If they are not meticulous, they could culminate up with a deplorable reputation because of peril or illness, and that could cause more people to evade them, even if those same people had been considering public transportation up until that point in time. Haplessly, this is a double edged sword in many cases. Public transportation needs to be very safe, but at the same time it withal needs to peregrinate to where people want to go, when they optate to go there. Sometimes, it is very arduous to reconcile those two things in such a way that works for everyone involved. The main goal should be safety, though, even if it signifies that public transportation will lose a few customers who would have otherwise peregrinated on it. This is something the city must weigh conscientiously afore making a decision.
Another recommendation when it comes to getting people to utilize public transportation is to appeal to their sense of savings (Barletta, et al, 2008). In other words, most people relish to preserve money. They can often do that with public transportation versus having a car of their own. Persuading people to give up their cars can be arduous, though, so the city authentically needs to focus more on why it is worth the cost to utilize public transportation in integration to still keeping a car. By providing passes for buses and trains at discounted rates, the city will be able to show people that it does not cost that much to utilize public transit. It is only when people optically discern that this option is going to preserve them money, and that it is immaculate, safe, and convenient, that they will consider switching. If the city is efficacious in exhibiting those things to consumers, there will be a much more astronomically immense likelihood of optically discerning public transportation utilization increase.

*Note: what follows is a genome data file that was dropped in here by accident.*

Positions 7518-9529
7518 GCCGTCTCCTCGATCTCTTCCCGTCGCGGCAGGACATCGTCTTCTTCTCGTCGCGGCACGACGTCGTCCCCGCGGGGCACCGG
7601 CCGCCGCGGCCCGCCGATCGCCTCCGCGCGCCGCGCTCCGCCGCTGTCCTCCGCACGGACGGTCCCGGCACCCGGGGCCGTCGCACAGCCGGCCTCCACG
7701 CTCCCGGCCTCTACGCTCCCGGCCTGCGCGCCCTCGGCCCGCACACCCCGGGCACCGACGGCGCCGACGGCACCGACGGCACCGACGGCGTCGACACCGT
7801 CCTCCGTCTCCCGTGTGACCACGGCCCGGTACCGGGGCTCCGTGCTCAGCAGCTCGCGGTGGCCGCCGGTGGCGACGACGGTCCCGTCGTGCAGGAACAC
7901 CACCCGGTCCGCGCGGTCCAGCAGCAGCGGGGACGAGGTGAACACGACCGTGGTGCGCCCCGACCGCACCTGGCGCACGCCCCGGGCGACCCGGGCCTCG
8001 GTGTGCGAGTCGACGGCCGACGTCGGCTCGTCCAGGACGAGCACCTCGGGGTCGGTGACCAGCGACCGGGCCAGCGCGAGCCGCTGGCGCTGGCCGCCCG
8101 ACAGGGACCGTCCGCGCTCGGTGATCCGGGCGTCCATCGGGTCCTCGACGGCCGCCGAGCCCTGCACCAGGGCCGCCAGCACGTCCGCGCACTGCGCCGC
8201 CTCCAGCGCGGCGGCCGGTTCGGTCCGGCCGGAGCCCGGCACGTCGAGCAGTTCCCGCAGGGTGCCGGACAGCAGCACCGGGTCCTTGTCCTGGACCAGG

This topic is a highly paramount one for cities, for several reasons. The value to the planet cannot be overstated. Cars and trucks cause so much pollution, especially in sizably voluminous cities. Many sizably voluminous cities have an aeonian haze of smog in their air, because of all the pollution. While it does not all emanate from the vehicles on the road, an astronomically immense percentage of it does. That can be reduced when people take public transportation, which would avail the planet (and the people who live on it) breathe more facilely. It would take time, but pollution levels would drop and this could even lower the potential for ecumenical warming. Many scientists believe emissions from vehicles are a sizably voluminous part of the quandary, but public transportation could avail be a component of the solution.
It would withal be possible to visually perceive the numbers of traffic deaths come down as a replication to public transportation. The fewer people who are driving on the roads, the fewer people (theoretically) who will be killed or solemnly injured in car accidents. If people who want to verbalize on their cell phones, text, or drink, would take public transportation in lieu of getting abaft the wheel of their own vehicle, many lives could be preserved. The public transportation system in many cities is far from impeccable, but changes would come if more people utilized the system. That would sanction cities to optically discern where the quandaries genuinely were, and give them incentive to make changes and amend the ride for everyone.
- Achs, N. (1991). Roadblocks to public transit: for reasons ranging from prejudice to pragmatism, many suburbanites are fighting tooth and nail to keep mass transit out of their neighborhoods. American City & County, 106(1): 28–32.
- Barletta, B., Dabdub, D., Blake, D.R., Sherwood, R.F., Nissenson, P., & Meinardi, S. (2008). Influence of the public transportation system on the air quality of a major urban center. A case study: Milan, Italy. Atmospheric Environment, 42(34): 7915–7923.
- Newman, P. & Kenworthy, J.R. (1999). Sustainability and cities: Overcoming automobile dependence. NY: Island Press.